We roared again.

The Chelsea fans around me had been in good voice for all of the first-half and we goaded the home fans further :

“We’re the only team in London with the European Cup.”

How I love that song…it was sung over and over and over.

And then, a song especially for West Ham’s most successful former player :

“Frankie Lampard – he’s won more than you.”

Just before the break, a sad sight. Joe Cole was substituted. I watched as he raced off the pitch. I’m sure I wasn’t the only Chelsea fan who remembers Joe being hooked off at Fulham in 2006 after just twenty minutes by Jose.

A few hundred West Ham fans in the East Stand to our left decided to take on the might of the Chelsea away support by initiating a few songs aimed at us. One rather rotund West Ham fan was singled out and taunted :

“Gone for the salad. You should have gone for the salad.”

The first-half had been all Chelsea. There has to be one special mention for a great piece of defensive covering by Cesar Azpilicueta, who raced over from his left-back position to quell a rare West Ham attack. Top marks. The boy is doing well at the moment.

Soon into the second-half, a thunderous Gary Cahill header was hacked off the line by Mark Noble.

Then, a fine flowing move which involved an improving Eto’o, found Oscar unmarked on the far post but he volleyed over.

With the match seemingly safe, the three thousand Chelsea fans – all standing, of course – dipped into the pages of the travelling support songbook and created a roll-call for an assortment of much-loved former players. We began, as so often is the case, with a song – almost seasonal now – for Peter Osgood.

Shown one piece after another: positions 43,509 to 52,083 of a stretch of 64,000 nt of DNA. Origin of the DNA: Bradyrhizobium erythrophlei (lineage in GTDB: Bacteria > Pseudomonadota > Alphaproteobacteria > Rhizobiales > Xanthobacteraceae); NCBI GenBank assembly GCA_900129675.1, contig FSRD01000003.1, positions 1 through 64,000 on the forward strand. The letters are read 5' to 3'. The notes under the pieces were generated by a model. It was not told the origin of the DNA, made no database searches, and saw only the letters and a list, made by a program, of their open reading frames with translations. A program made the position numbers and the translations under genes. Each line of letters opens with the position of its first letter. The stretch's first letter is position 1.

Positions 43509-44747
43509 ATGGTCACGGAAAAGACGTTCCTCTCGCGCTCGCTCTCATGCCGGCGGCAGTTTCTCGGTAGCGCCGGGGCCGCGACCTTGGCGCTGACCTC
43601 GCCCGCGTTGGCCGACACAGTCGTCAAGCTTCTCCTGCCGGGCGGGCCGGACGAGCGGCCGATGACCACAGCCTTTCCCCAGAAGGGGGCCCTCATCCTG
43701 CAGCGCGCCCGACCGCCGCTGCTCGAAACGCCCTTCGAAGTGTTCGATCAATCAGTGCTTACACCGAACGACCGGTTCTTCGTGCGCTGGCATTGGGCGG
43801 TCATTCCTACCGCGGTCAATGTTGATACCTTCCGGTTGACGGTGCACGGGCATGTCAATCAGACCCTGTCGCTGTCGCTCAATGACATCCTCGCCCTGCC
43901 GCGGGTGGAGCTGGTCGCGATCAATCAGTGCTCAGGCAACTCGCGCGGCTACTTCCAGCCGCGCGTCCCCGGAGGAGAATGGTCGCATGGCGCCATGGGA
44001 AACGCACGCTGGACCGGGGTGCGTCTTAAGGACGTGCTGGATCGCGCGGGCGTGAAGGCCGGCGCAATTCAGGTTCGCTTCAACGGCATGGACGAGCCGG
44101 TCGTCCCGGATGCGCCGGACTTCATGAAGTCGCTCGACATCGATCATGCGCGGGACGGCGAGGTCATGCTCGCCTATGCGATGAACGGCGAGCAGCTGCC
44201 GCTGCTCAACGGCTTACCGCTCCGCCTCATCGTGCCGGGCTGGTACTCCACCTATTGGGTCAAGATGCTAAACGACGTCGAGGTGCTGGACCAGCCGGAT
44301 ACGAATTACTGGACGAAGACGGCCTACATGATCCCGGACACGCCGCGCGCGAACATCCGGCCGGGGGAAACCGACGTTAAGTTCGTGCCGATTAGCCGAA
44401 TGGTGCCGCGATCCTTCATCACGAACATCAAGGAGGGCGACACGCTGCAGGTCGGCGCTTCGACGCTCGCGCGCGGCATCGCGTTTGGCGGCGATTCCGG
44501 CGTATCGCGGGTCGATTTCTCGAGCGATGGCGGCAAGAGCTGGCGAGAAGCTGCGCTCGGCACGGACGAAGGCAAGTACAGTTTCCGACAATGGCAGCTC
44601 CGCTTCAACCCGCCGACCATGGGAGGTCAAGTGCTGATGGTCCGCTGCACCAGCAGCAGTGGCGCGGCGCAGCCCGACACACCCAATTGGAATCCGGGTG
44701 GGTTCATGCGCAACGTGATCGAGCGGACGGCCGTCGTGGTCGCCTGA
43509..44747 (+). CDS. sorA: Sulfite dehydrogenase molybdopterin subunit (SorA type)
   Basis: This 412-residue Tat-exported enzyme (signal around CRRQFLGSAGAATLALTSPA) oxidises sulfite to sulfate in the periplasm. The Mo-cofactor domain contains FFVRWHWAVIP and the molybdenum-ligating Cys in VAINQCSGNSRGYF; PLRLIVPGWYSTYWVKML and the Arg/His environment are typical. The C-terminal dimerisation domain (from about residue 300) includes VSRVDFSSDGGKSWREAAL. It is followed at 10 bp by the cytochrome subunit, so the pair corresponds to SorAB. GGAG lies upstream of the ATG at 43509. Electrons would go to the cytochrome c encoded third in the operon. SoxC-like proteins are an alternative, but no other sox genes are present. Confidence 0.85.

“The Shed looked up and they saw a great star, scoring goals past Pat Jennings from near and from far.”

Then, in a five minute period, the songs continued, praising several other Chelsea legends.

“Oh Jimmy, Jimmy – Jimmy, Jimmy, Jimmy-Floyd Hasselbaink.”

“He’s here, he’s there, he’s every fackin’ where  – Frank Leboeuf, Frank Leboeuf.”

“Eidur Gudjohnsen, Eidur Gudjohnsen.”

“Super, Super Dan – Super Dan Petrescu.”

“Oh Dennis Wise, scored a fackin’ great goal.”

“One Di Matteo, there’s only one Di Matteo.”

Then, a song which brought a smile to my face.

“He’s here, he’s there, he’s every fackin’ where – Joey Cole, Joey Cole.”

Although Joe has completed a full footballing circle now, from West Ham to West Ham, and although he joined Liverpool with a few disparaging comments aimed at Chelsea Football Club, he is still in our hearts. This was, to use the oft-quoted phrase, “Proper Chelsea” – singing the name of a rival player. In light of the abuse that Frank Lampard has received at the hands of the bitter followers of his former team, this made a refreshing change. I sincerely hope that Joe, showered and changed, was sitting within the stadium and was able to hear the words aimed towards him. As if to rub it in further, there was just time for one more.

“Joey Cole – he’s won more than you.”

The game continued on with Chelsea in the ascendency. Eto’o curled one just wide of the post. There was an air of relaxed calm in the away end, but I feared a West Ham goal might change things dramatically. West Ham substitute Maiga fluffed his lines at the far post and steered the ball wide when it looked easier to score. After an Eden Hazard shot was blocked, the ball fell invitingly for Frank to effortlessly guide the ball low and into the West Ham goal.


Frank raced over to celebrate in front of the celebrating three thousand and I hopped up on to my seat.

Snap, snap, snap, snap, snap, snap, snap, snap, snap, snap, snap.

In one photo, Frank seems to be looking at me right in the eyes.

West Ham United 0 Chelsea 3.

Get in.